Tomorrow will be a big day for us. I don’t really know if Big Girl is allergic to sesame. She could react. And that would very very scary for my emotional little girl. We decided to go ahead with a food challenge because:

  • She had no known food allergies prior to getting hives
  • She had safely eaten sesame many many times before getting hives
  • She tested negative for a sesame allergy via blood testing and skin-prick testing (SPT)
  • She will start public school in a few short weeks and the potential to start school with “no food allergies” is a blessing and luxury I want to be granted to this sweet girl
  • And if I could eliminate this fear from her life, I would
We'll be using 'Sesame Crunch' candy for the food challenge

We’ll be using ‘Sesame Crunch’ candy for the food challenge

It seems like she should pass the challenge based on all this right? Well, the big question marks are because it’s possible she tested negative because she’d had antihistamines only two days before her testing (a testing no-no because it can give you a false negative on a SPT). Also, sesame is notorious for false negatives in allergy testing. For example, Oleosi, one of the major sesame allergens, cannot be tested for via SPT. And the the largest sesame food challenge study to date concluded that “…a positive sesame-specific [blood] test and positive sesame SPT are not good predictors of true sesame allergy as determined by the gold standard test of an oral sesame challenge.”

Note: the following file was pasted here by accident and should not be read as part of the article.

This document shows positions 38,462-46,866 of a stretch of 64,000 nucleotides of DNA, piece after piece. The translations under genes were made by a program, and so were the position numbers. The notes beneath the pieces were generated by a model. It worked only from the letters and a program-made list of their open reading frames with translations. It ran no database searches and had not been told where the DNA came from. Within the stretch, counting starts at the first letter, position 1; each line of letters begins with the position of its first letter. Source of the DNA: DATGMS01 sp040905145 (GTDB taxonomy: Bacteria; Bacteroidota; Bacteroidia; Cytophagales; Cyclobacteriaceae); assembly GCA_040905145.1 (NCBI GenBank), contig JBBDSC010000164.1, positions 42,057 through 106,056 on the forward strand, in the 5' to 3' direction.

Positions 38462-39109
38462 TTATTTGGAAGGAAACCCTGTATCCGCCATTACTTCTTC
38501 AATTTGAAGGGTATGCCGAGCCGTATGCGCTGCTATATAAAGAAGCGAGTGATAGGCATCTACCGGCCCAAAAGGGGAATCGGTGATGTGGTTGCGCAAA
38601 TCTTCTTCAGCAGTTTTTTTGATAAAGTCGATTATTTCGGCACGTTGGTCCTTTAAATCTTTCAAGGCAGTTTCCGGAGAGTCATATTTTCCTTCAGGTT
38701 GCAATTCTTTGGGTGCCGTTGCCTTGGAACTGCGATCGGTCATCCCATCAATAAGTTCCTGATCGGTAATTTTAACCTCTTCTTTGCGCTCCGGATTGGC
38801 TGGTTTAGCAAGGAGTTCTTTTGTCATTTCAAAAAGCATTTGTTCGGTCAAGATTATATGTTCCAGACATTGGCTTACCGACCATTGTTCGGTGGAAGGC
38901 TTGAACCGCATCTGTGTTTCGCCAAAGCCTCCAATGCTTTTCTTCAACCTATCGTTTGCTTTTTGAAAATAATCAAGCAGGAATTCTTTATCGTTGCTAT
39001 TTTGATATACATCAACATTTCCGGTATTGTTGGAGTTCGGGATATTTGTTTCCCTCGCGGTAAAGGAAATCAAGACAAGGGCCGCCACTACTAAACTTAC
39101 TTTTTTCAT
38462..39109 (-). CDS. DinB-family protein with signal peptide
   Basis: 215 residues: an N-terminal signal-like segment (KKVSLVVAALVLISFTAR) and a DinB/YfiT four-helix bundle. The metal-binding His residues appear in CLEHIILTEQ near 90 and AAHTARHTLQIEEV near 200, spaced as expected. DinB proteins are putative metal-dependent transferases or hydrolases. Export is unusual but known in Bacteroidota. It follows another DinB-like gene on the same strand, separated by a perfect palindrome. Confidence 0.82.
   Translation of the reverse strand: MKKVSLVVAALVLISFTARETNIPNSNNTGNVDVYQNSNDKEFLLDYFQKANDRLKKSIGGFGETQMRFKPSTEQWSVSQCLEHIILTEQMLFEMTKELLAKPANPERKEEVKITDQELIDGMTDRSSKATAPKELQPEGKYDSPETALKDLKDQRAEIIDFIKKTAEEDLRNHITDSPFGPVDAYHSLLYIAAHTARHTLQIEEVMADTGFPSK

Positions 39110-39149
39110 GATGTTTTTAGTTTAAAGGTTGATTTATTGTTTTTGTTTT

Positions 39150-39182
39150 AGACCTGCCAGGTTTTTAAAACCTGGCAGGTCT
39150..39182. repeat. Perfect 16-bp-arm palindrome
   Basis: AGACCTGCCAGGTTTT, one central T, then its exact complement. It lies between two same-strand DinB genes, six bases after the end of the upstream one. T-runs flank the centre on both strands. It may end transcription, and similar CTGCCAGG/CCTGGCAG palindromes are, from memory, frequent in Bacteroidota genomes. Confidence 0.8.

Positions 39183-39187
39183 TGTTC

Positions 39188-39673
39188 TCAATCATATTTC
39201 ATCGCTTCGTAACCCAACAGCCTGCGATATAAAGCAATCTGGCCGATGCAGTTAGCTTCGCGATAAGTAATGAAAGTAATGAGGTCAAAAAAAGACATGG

Soooo crossed fingers and prayers are welcome. I will keep you posted.

Bubba’s Birthday

Last night we celebrated Bubba’s birthday at home. We had a safe meal of roasted pork and her favorite vegan mashed potatoes (Tofutti Sour Cream, Earth Balance Buttery Sticks margarine, boiled mashed potatoes, and too much salt). We also had a homemade pineapple cake. This is of some significance because Bubba only recently outgrew her pineapple allergy. Yay!